As systems biologists, we seek to understand dynamic cellular responses at the ‘system’, or genome-scale level. We also want to take advantage of cheap sequencing costs and large amounts of publicly available data. To this end, a team in our Genome Analytics subgroup developed iModulon analysis.

iModulon analysis is the use of a machine learning method called independent component analysis to compute and characterize the transcriptional regulatory network of an organism. We begin with a large compendium of gene expression data, which typically comes from RNA sequencing of cells under a wide range of conditions. We generated a very large E. coli dataset for this purpose, and have also worked with several other organisms. In addition to the in-house data, we download, process, and quality control all available data for organisms of interest from online databases. Once we have a good dataset, we run it through our quantitative pipeline, which computes robust independent components we call iModulons.

iModulons, or independently modulated gene sets, consist of two things: their gene members and activity levels. Each one represents an independent signal, meaning that the set of gene members were co-expressed throughout the dataset. The activity level tells us how active that set of genes is in each sample. Typically, biologists seeking to understand co-regulated gene sets will build ‘regulons’ from the bottom-up using a variety of experiments; instead, we generate analogous structures from the top-down using data alone. Also, typical approaches for comparing conditions in transcriptomic data involve parsing through hundreds or thousands of differentially expressed genes – our method allows us to look at only dozens of differential iModulon activities, finally making it tractable to understand nearly all of the gene expression reallocation that cells perform.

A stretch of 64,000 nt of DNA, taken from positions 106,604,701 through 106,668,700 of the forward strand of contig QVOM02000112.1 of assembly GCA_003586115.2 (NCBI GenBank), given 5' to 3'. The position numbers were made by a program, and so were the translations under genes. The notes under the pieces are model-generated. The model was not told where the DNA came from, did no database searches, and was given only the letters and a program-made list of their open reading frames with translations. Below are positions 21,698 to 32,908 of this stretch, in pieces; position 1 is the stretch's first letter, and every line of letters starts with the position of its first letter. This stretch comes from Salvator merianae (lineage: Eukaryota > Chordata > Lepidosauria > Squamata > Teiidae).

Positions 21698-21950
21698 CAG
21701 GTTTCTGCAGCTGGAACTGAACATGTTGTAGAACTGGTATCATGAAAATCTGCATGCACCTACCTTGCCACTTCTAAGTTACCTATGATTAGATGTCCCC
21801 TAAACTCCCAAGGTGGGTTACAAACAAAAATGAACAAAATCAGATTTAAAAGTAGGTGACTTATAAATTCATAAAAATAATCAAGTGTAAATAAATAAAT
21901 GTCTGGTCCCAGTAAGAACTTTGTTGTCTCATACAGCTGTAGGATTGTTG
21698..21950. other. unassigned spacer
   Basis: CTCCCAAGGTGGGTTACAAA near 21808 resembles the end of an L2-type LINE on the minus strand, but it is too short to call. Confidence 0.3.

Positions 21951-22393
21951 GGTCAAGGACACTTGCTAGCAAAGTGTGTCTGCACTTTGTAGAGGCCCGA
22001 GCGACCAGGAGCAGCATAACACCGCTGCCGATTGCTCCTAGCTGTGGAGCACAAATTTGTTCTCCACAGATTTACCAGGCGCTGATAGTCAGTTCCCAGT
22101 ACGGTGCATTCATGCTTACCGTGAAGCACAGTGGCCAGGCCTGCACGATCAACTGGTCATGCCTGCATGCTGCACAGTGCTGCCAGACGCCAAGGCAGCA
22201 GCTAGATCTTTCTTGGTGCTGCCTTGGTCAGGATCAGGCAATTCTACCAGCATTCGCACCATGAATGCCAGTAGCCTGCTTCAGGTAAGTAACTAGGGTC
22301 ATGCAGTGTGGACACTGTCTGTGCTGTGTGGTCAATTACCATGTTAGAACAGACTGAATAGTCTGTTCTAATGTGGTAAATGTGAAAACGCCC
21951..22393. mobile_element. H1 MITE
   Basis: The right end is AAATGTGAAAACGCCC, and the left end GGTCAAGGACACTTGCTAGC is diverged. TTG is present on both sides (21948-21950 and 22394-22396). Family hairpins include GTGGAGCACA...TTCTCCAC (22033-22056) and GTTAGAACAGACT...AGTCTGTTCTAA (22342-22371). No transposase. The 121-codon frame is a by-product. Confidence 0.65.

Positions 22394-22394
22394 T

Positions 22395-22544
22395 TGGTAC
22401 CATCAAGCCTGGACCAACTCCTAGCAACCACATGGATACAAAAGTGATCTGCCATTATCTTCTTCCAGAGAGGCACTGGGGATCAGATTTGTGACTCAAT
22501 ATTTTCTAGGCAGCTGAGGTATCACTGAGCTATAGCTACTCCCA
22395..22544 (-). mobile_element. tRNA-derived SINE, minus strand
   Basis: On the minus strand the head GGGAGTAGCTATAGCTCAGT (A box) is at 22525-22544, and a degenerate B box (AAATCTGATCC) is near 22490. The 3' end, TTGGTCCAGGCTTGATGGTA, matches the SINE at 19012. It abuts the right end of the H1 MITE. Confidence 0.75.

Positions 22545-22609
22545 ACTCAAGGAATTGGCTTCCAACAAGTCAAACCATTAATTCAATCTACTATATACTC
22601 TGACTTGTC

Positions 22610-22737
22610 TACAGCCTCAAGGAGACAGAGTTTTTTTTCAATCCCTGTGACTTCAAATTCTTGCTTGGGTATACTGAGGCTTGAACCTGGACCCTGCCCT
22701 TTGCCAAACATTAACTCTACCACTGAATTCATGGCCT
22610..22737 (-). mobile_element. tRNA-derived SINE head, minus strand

iModulons usually represent the effects of transcription factors and other regulatory elements, allowing us to directly study the transcriptional regulatory network from a new perspective. They can highlight important uncharacterized genes for further study or be used to discover transcription factors. They could contain biosynthetic gene clusters or describe the strongest effects of master regulators. They can be used to break down complex processes like sporulation and competency. They provide new insights into antibiotic resistance mechanisms and the regulation of virulence in pathogens. They also capture effects of small changes to the genome, such as those which result from laboratory evolution. We believe that they will become an increasingly powerful tool in the 2020’s as they continue to be applied to more data.

Current efforts and opportunities in the SBRG around iModulons include:

  • Applying them to learn about new organisms
  • Studying how they evolve by comparing across related or distant species
  • Using them in conjunction with other technologies such as proteomics and metabolomics to gain multi-omic understanding, and
  • Using them as modular building blocks to engineer cellular factories
  • Continuously developing our online database

To learn more about iModulons, browse all published and curated data, and find links to all relevant publications, see

iModulon efforts are part of the Genome Analytics program at the SBRG, which is led and managed by Kevin Rychel. Kevin is a senior PhD student in the Bioengineering department at UCSD. The Genome Analytics group seeks to develop databases like iModulonDB as well as scientific use cases and workflows which advance basic science, promote collaboration, and support genome design efforts.

Further Reading